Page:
"It's kind of a weak complete game, but it's there," Bergesen said, but the fact that it was "just" five innings should not diminish the accomplishments from throughout his 2008 season.
Bergesen, who started the season in Frederick after a bit of a rough go there in 10 Carolina League starts in 2007, has come on to be the most reliable pitcher on the Bowie staff so far. He has pitched in 108.1 innings in just 17 games, good for 16th in the Eastern League, where every other starter ahead of him has pitched in at least two more games.
A five-inning victory, and completing those innings in fewer than 60 pitches was a much-needed relief for the All-Star pitcher.
"It's always a nice break and give the arm a rest, and for the rest of the team also," Bergesen told ITW. "It was nice that [the umpires] were able to call it quick instead of have us wait around all day and decide to finish it and have us get warmed up again, so it was a nice little break."
The start, though, has been a part of a trend that has had Bergesen moving up the prospect ranks in the organization. He kept the ball in the strike zone, and kept the ball on the ground. He walked just one batter, and in his past 10 starts, he's surrendered only 10 free passes. Right now, his WHIP of 1.14 leads all active Eastern League pitchers, and his 2.91 ERA is fourth over all.
The Baysox pitching coach, Mike "Griff" Griffin, was really proud of his pitcher's first shutout at this level.
"To his credit he trusted his sinker, mixed in a couple sliders and a couple changeups just enough to keep them off the sinker or to think about other pitches," Griff said. "He got a little quick in his delivery [in the fourth inning], but to his credit, something that he and I have talked about quite a lot in the past month, he was able to recognize and make the adjustment to get a huge, huge, strikeout [with the bases loaded and nobody out] to allow him to get the double play to get out of the inning. So, I was happy with Bergy."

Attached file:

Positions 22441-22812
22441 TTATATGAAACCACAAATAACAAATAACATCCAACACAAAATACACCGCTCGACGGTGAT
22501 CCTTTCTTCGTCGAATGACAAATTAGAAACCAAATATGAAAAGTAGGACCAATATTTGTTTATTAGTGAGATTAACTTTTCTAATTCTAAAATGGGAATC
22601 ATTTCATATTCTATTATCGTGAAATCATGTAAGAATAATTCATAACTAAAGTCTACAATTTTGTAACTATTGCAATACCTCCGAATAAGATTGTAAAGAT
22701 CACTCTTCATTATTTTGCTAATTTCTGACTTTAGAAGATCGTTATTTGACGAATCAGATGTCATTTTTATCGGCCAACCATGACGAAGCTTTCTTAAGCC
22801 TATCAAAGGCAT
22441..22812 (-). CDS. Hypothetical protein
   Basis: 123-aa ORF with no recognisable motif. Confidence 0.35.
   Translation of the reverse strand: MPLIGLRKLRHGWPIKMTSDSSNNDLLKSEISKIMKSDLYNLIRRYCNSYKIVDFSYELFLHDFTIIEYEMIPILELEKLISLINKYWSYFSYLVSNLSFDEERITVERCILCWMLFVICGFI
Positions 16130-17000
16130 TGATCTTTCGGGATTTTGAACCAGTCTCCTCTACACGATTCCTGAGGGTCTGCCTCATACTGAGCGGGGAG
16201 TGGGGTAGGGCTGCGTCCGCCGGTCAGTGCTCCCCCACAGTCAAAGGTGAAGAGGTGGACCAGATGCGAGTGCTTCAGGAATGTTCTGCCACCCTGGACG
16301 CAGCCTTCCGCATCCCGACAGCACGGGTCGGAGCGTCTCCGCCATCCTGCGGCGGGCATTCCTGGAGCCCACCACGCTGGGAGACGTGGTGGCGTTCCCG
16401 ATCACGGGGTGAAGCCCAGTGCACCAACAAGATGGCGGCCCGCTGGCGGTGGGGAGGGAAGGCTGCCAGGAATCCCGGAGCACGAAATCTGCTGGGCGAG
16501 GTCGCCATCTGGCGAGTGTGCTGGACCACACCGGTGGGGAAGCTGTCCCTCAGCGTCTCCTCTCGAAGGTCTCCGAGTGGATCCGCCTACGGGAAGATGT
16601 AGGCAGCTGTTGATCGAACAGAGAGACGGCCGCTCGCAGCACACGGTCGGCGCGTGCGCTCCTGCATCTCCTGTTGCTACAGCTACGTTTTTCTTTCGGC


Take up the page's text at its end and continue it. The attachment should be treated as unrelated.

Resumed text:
The key to Bergesen's success so far has been locating his sinker while mixing in an improved slider, which Griff says is "very average," a step up from where it was last year, and an average changeup. Griff likes to stress tempo, so if Bergesen has a good tempo, his sinker will stay down, the slider will have a nice tilt to it, and his changeup will fool lefties.
"He's been talking to me a lot about [tempo and slowing down] the last three outings," Bergesen explained. "So, my thing is that I start to work a little too quick, so [Griff] has had me really pay attention to myself about where my tempo is and where my speed."
When Bergesen's tempo is off his sinker stays up. When the ball is left up, it is very hittable. In his win against Reading on July 18, all three of his runs were given up on solo homers, all three sinkers that didn't. But, again, his plus control bails him out of giving up the occasional home run by minimizing the base runners.
While adjusting to a good tempo in a game is one thing Bergesen has been working on, there is one other glaring stat that shows a potential issue. Left-handed batters are hitting for a .316 average, compared to just .201 for right-handed batters. For now, this problem is alleviated by his plus control. He has walked just 20 batters in Bowie this season, so far.
Griff said he makes a point to mention tempo everyday, to all of his pitchers.
"It's big for a pitcher, not just a starter, it's huge for a reliever too," Griff explained. "When your tempo starts to pick up, and first of all I have our pitchers identify what kind of pitchers are you, ‘Bergy, what's your forte?' ‘I get groundballs.' ‘When you start to see your sinker start to elevate what are you doing?'"
Griff was not the only one who stressed the importance of Bergesen knowing what kind of a pitcher he is. Orioles Director of Scouting Joe Jordan sees the importance and likes how Bergesen has taken to his style.
"I didn't draft Brad, but I love watching him pitch," Jordan said. "Because, probably as much as anyone in the organization he knows who he is, he knows what he does and knows how to use his pitches, and he just goes out there and does it."
Jordan likes the way Bergesen stays in the strike zone and challenges the bats, saying that is what he'll do when he gets to the big leagues, by staying within himself. He also explained why he might have crept up on the Eastern League.
"He's not a sexy guy because he doesn't throw really really hard, but he knows what the hell he's doing."
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